September 2012, Week 5


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Sun, 30 Sep 2012 21:12:09 -0400
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FiveThirtyEight: The Number of Things Nate Silver 
Gets Wrong About Climate Change
Michael E. Mann
Huffington Post

If you're a science or math geek like me, you can't help
but like Nate Silver. He's the fellow nerd who made
good. His site FiveThirtyEight.com is a must for any
serious polling buff, and he regularly graces the
leading talk shows with his insightful if wonky
commentary. So you can imagine how excited I was a year
ago when Nate's assistant contacted me, indicating that
he wanted to come to State College, PA -- the "happy
valley" -- to interview me for his new book on
"forecasting and prediction."

Nate, I was told, was working on a chapter about global
warming. He sought me out because he felt my expertise
would make me an "excellent guide to the history of
climate modeling". He also expressed interest in my own
upcoming (since published) book The Hockey Stick and the
Climate Wars which details my experiences at the center
of the climate change debate. Needless to say, I was
very much looking forward to the meeting.

And so it was on a crisp early November day that Nate
arrived at my office in the Walker Building of the Penn
State campus. We exchanged pleasantries and proceeded to
engage in a vigorous, in-depth discussion of everything
from climate models and global warming to the role of
scientific uncertainty, and the campaign by industry
front groups to discredit climate science (something
that is the focus of my own book). As I saw Nate off, I
insisted he sample the Penn State Creamery's famous ice
cream before leaving town. I tweeted excitedly about my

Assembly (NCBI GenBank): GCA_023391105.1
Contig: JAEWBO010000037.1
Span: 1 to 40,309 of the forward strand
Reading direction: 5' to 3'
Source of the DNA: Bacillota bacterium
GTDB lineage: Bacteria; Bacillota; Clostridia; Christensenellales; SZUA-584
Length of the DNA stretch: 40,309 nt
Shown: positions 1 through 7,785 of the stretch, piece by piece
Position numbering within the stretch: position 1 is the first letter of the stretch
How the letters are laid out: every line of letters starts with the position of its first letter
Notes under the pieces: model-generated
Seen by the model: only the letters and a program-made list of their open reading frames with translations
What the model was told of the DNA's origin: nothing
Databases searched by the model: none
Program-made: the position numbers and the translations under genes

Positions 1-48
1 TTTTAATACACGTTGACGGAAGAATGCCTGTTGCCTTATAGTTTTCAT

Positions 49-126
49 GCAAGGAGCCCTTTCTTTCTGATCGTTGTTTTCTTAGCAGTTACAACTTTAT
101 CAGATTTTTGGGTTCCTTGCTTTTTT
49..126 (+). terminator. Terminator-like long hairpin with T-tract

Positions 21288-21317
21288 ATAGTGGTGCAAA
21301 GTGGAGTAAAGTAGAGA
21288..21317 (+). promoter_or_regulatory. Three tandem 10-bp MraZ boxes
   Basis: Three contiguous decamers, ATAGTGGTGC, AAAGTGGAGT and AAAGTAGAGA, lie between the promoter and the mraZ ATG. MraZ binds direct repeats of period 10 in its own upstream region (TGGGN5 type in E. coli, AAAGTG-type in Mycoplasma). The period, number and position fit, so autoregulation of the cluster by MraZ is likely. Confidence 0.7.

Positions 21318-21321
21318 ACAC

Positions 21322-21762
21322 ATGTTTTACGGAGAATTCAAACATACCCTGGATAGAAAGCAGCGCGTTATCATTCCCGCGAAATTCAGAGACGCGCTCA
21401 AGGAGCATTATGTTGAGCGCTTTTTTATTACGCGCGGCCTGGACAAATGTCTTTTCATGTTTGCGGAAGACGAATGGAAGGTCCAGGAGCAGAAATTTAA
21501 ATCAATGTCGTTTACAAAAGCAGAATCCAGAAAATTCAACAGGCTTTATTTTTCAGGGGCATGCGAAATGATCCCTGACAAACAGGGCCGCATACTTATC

meeting with him, and by the end of the day Nate had
even added me to his relatively short list of twitter
followees. Certain our discussion had been productive
and informative, I awaited Nate's book with great

And so I was rather crestfallen earlier this summer when
I finally got a peek at a review copy of The Signal and
the Noise: Why So Many Predictions Fail -- but Some
Don't. It's not that Nate revealed himself to be a
climate change denier; He accepts that human-caused
climate change is real, and that it represents a
challenge and potential threat. But he falls victim to a
fallacy that has become all too common among those who
view the issue through the prism of economics rather
than science. Nate conflates problems of prediction in
the realm of human behavior -- where there are no
fundamental governing 'laws' and any "predictions" are
potentially laden with subjective and untestable
assumptions -- with problems such as climate change,
which are governed by laws of physics, like the
greenhouse effect, that are true whether or not you
choose to believe them.

Nate devotes far too much space to the highly
questionable claims of a University of Pennsylvania
marketing Professor named J. Scott Armstrong. Armstrong
made a name for himself in denialist circles back in
2007 by denouncing climate models as having no
predictive value at all. Armstrong's arguments were
fundamentally flawed, belied by a large body of primary
scientific literature -- with which Armstrong was
apparently unfamiliar -- demonstrating that climate
model projections clearly do in fact out-perform naive